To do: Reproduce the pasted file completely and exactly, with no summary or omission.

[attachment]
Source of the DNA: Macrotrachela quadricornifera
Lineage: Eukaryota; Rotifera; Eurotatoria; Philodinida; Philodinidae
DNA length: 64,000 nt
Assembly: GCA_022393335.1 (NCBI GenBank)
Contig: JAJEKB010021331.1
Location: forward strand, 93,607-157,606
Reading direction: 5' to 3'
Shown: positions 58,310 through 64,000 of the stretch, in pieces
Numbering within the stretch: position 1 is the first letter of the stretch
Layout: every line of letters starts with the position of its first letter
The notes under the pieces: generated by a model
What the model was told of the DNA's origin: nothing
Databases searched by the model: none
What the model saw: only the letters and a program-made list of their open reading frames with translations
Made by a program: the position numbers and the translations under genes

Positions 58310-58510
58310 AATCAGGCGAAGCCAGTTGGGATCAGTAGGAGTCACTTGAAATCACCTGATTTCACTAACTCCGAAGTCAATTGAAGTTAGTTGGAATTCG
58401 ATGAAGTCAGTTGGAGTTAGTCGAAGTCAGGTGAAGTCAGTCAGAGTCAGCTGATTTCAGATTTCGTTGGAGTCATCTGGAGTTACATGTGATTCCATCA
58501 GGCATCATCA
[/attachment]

Source of the DNA: Macrotrachela quadricornifera
Lineage: Eukaryota; Rotifera; Eurotatoria; Philodinida; Philodinidae
DNA length: 64,000 nt
Assembly: GCA_022393335.1 (NCBI GenBank)
Contig: JAJEKB010021331.1
Location: forward strand, 93,607-157,606
Reading direction: 5' to 3'
Shown: positions 58,310 through 64,000 of the stretch, in pieces
Numbering within the stretch: position 1 is the first letter of the stretch
Layout: every line of letters starts with the position of its first letter
The notes under the pieces: generated by a model
What the model was told of the DNA's origin: nothing
Databases searched by the model: none
What the model saw: only the letters and a program-made list of their open reading frames with translations
Made by a program: the position numbers and the translations under genes

Positions 58310-58510
58310 AATCAGGCGAAGCCAGTTGGGATCAGTAGGAGTCACTTGAAATCACCTGATTTCACTAACTCCGAAGTCAATTGAAGTTAGTTGGAATTCG
58401 ATGAAGTCAGTTGGAGTTAGTCGAAGTCAGGTGAAGTCAGTCAGAGTCAGCTGATTTCAGATTTCGTTGGAGTCATCTGGAGTTACATGTGATTCCATCA
58501 GGCATCATCA